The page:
The seriousness of adultery or immorality outside marriage does not make you married (that requires leaving / cleaving) but it’s an assault on this one flesh principle; v. 20 reminds us that something bigger is at stake here – the glory of God who created marriage to reflect His glory and character and relationship between Son and Father as well as relationship of Christ and His church.

Are all sins equal? Any sin is enough to send us to the lake of fire, but not all sins are equal in consequences, and verses 18-19 suggest that immorality is so serious because it affects the Christian body, a desecration of the temple of God’s Holy Spirit!  Verse 15 says we are a part of Christ – committing immorality is like joining our Savior with a prostitute in the holy of holies before God’s sight!

Verse 18 says “flee immorality”

The next chapter tells us one way to do that is within marriage, to always and only seek to satisfy God-given desires in the God-given bounds of marriage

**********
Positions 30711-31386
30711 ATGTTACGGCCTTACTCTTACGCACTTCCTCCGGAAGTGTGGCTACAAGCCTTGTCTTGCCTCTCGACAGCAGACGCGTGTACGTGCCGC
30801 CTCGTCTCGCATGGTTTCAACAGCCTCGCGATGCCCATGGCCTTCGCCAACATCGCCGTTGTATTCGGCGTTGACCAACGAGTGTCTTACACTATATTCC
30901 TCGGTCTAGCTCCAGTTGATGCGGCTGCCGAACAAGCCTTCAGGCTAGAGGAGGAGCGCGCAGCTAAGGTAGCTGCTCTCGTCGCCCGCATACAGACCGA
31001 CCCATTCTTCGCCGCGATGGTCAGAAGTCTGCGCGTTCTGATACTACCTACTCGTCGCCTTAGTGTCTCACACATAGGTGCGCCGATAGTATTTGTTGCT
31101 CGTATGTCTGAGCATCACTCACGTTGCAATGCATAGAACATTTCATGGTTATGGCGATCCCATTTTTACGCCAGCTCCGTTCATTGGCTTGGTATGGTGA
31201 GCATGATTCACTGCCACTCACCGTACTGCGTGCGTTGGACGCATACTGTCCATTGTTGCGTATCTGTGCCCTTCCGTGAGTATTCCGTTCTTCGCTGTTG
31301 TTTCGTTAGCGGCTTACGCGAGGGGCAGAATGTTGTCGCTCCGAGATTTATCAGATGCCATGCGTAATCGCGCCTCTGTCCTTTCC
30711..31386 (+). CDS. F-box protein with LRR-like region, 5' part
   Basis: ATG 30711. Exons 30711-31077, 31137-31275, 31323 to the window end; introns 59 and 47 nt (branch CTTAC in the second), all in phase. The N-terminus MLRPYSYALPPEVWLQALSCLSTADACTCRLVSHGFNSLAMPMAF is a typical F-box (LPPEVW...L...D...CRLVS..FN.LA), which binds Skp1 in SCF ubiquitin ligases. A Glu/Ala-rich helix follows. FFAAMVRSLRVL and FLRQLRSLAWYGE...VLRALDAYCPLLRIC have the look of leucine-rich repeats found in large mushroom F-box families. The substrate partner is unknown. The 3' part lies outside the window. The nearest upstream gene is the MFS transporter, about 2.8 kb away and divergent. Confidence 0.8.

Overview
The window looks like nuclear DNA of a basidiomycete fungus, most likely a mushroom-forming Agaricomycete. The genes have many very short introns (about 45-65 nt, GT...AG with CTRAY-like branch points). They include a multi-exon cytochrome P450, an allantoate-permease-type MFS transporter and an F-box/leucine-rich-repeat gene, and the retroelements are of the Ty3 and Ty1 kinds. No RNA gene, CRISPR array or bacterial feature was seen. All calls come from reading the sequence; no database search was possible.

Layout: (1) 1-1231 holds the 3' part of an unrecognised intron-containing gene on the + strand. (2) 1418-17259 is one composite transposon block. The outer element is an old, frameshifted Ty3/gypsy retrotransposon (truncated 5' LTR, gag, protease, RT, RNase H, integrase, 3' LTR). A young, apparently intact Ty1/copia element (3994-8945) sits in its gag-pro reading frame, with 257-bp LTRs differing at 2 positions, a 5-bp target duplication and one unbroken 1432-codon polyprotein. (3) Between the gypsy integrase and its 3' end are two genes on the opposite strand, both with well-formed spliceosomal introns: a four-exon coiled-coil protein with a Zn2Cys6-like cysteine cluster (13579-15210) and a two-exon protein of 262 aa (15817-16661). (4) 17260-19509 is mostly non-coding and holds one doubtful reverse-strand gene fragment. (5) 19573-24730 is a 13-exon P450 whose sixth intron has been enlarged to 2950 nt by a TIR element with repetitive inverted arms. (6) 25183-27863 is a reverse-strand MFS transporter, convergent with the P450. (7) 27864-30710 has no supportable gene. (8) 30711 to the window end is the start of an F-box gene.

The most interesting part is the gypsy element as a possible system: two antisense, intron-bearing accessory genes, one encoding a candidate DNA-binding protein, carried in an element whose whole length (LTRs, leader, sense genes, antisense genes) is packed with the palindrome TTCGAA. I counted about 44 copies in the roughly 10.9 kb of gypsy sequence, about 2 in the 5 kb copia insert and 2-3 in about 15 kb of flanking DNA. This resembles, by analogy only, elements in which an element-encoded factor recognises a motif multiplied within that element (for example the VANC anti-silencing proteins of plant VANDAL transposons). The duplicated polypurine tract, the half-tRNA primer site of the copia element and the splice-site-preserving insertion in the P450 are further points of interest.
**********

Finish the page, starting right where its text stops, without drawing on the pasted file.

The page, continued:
1 Corinthians 7:2-9 (NASB95)
2 But because of immoralities, each man is to have his own wife, and each woman is to have her own husband. 3 The husband must fulfill his duty to his wife, and likewise also the wife to her husband. 4 The wife does not have authority over her own body, but the husband does; and likewise also the husband does not have authority over his own body, but the wife does. 5 Stop depriving one another, except by agreement for a time, so that you may devote yourselves to prayer, and come together again so that Satan will not tempt you because of your lack of self-control. 6But this I say by way of concession, not of command [i.e. ,he’s not commanding  that all must be married]. 7 Yet I wish that all men were even as I myself am. However, each man has his own gift from God, one in this manner, and another in that. 8 But I say to the unmarried and to widows that it is good for them if they remain even as I. 9 But if they do not have self-control, let them marry; for it is better to marry than to burn with passion.

But what if you’re not married?

Joseph gives the classic O.T. example of an unmarried man under temptation to immorality

Genesis 39:6-12 (NASB95)